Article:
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Banburyshire Family History

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Muriel Wells

To begin with, no-one younger will appreciate just how cold it became in the late 1940s. A mini ice-age, not as severe as that of the 16th century, when the Thames froze over and the activities of the town spread over onto the ice ---- hot chestnut stalls and the like, and of course --- skating. But for all that 1946/47 brought deep snows, hard frosts, and perhaps we felt the cold more as rationing was still in force. Britain was expected to "do her bit" in feeding liberated Europe, so many foodstuffs were in shorter supply than during the war! There is nothing better to counter the cold than a good feed, and unfortunately we weren't able to have that, although our mothers, bless them, did their best.

Now about the COKE. Not that nasty stuff that is ruining so many lives nowadays, but the byproduct of domestic gas production.

In Coventry, the gasworks was in Foleshill ---- my suburb! Word got around that coke would be available, to the public presenting themselves at the gate, with one bag allowed per person.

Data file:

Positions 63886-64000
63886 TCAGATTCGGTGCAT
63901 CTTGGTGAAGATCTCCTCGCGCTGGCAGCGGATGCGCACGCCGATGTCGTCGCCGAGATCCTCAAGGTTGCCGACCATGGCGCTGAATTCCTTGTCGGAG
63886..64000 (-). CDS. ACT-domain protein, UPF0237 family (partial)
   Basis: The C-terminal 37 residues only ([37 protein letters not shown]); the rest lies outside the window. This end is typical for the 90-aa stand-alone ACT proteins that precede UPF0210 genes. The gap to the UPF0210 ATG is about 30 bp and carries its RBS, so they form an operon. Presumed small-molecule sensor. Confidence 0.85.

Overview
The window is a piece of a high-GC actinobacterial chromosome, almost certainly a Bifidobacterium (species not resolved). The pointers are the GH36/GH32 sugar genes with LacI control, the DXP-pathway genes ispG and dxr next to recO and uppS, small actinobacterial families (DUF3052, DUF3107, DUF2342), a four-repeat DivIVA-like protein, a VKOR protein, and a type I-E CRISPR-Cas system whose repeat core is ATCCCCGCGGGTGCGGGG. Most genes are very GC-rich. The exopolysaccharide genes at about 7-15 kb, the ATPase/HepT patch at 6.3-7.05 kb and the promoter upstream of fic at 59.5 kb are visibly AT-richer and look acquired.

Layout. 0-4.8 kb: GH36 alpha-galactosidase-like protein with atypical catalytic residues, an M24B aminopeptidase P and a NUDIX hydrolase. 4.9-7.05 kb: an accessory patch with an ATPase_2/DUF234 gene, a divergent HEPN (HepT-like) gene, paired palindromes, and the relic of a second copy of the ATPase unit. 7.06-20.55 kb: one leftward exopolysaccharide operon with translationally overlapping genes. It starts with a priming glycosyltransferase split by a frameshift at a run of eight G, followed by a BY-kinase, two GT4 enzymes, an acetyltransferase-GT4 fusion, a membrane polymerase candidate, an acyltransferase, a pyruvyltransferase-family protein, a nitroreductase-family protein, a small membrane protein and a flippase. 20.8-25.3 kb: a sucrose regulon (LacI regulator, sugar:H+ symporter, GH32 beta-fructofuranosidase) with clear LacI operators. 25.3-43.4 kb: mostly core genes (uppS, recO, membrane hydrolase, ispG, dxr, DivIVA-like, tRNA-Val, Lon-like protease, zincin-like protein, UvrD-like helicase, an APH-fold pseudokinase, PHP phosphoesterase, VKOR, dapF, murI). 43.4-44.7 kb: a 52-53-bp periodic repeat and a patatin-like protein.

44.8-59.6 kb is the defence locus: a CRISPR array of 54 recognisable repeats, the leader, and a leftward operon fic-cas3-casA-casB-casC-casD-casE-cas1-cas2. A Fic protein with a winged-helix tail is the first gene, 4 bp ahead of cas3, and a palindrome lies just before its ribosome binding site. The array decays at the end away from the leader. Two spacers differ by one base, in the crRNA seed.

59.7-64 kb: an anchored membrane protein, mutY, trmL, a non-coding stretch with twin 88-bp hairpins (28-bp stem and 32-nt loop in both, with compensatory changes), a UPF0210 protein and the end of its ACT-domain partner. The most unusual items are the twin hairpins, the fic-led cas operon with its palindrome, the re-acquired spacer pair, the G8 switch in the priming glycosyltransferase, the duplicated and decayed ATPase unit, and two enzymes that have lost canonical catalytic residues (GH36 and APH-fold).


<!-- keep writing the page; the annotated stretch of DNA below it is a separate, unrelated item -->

Now put yourselves back into a time when very few families had a car, and the few that did had problems getting petrol and had to eke it out. So no-one rolled up to the gates, packed to the gunnels with family members and progeny (no seat belts restricting numbers then), to fill up the boot and perhaps a towed trailer!

No. We slogged up the Foleshill Road, on "Shanks's Pony" and queued until the gates opened. In my family, Dad being at work, we mustered Mum, my younger sister, my brother of around 8 or 9 years old and me. We had a bicycle and an old pram with us. We queued and queued in the cold, stamping our feet and banging our arms to keep the circulation going. Ah, at last the gates opened and we trouped in! With our one sack each we loaded the pram and put one on the bicycle crossbar and walked back. A very tired group reached home, but all glowing with satisfaction. Coke on its own didn't make a good domestic fire, but eked out our meagre coal ration. Combined, as only our mothers knew how, they burnt well to provide welcome warmth.

Which reminds me I must go and put more wood on the wood burner --- a chill is creeping in!

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Written by Muriel Wells